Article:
Wu Weili (Shanghai,China)
2011.4～2011.4 Nagasaki Prefectural Government CIR
My first two months back inShanghaiafter living inJapanfor a year passed by very quickly. After I had just returned home, I could not adjust well to life inShanghaisince I had been gone a year, but I worked hard to readjust myself. There were so many new things that had appeared in the year I was gone. One of those was the emergence of new slang in Chinese.
I often heard a new word not only in advertisements on TV but also from the people around me: gěi lì给力. This word at first did not sound natural to me at all, but after I heard it again and again I began to pick up on the nuance of its meaning. Originally from the northeastern dialect of Chinese, it is used as an adjective to mean “cool” or “awesome” and also as an exclamation of encouragement, especially online. As a verb, it means to give or supply power. The negated form of the verb is also widely used now. It has even appeared in the headline of an article in the Renmin Ribao 人民日報, or the People’s Daily, a central government newspaper, as seen in the image below. This is surely a testament to how influential this word has become. The full byline, Jiangsu Geili 江苏给力, means “Jiangsu Province is Awesome.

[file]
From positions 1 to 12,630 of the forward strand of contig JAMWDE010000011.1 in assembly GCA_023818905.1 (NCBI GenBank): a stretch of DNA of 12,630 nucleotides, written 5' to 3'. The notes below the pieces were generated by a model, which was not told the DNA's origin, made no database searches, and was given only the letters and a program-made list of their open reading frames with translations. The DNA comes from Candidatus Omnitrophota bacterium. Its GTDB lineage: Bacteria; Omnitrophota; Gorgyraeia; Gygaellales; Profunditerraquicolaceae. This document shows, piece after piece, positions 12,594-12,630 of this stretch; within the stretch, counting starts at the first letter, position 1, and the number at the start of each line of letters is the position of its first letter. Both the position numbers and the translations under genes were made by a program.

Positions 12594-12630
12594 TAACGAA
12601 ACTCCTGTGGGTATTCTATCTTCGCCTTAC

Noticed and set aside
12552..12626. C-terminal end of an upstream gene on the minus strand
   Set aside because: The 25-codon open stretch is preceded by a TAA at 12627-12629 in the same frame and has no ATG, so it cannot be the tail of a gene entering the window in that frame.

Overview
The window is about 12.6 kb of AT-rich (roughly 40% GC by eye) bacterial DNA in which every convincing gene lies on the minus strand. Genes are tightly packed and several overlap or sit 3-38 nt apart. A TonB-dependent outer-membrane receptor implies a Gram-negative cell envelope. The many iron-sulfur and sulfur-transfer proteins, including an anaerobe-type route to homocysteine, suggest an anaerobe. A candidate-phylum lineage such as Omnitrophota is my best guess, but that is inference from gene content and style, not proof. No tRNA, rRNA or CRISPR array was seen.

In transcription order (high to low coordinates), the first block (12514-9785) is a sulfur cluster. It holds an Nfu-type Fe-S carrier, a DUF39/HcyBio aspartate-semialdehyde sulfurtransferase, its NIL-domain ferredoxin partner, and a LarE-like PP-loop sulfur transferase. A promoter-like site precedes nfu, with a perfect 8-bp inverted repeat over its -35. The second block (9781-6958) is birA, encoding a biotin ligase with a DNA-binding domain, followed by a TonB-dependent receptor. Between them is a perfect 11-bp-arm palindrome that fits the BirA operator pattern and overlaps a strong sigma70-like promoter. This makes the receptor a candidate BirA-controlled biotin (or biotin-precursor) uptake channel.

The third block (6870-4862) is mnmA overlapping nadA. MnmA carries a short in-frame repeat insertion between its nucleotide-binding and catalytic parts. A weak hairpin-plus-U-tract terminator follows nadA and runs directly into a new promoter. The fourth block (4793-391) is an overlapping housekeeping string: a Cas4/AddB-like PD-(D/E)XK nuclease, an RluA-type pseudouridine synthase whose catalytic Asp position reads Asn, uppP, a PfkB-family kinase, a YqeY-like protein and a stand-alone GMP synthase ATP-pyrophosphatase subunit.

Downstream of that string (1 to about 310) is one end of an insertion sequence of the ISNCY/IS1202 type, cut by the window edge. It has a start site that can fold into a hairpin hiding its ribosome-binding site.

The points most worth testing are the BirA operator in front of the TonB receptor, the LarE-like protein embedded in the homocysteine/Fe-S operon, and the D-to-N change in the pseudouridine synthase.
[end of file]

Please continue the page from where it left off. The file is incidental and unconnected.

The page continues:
Much slang in recent years has begun on the internet but not come so far as to be widely used in conversation, so I was very surprised at how common gěi lì has become. I suppose it has become so popular for a number of reasons: first, it was originally from a dialect so it is not an entirely new word; second, it is only two characters long and easy to pronounce; third, its meaning has highly positive connotations of activity and energy. When said, the word, with its northeastern tint, injects a lighthearted feeling into a conversation, and may also be used for a humorous effect. It is often used to attracted consumers in commercials and advertisements.
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Until recently, many slang words have been ironic or dark in meaning. For example, bēijù杯具, a word meaning “cups” that has the same pronunciation as tragedy, fúyún浮云, which literally refers to floating clouds but in slang means something transient, jiǒng囧, literally bright but in slang means sad, depressed or stupefied due to the character’s resemble to a sad or troubled facial expression, jīngjìshìyòngnán经济适用男, which refers to a not-so-rich but not-so-poor guy, shèngnǚ 剰女, which refers to a women who is a catch but cannot find a husband who meets her high standards, and báigǔjīng白骨精, which literally means skeleton but refers to an elite businessperson in slang. With the advent of TV, the internet and cell phones, the speed with which information spreads and the sheer amount of that information effect change on lives of people every day. I know there will be a lot more slang that emerges in the coming years, and I personally hope that more lighthearted words, such as gěi lì, become popular. It would be great if slang could become a positive force in our society.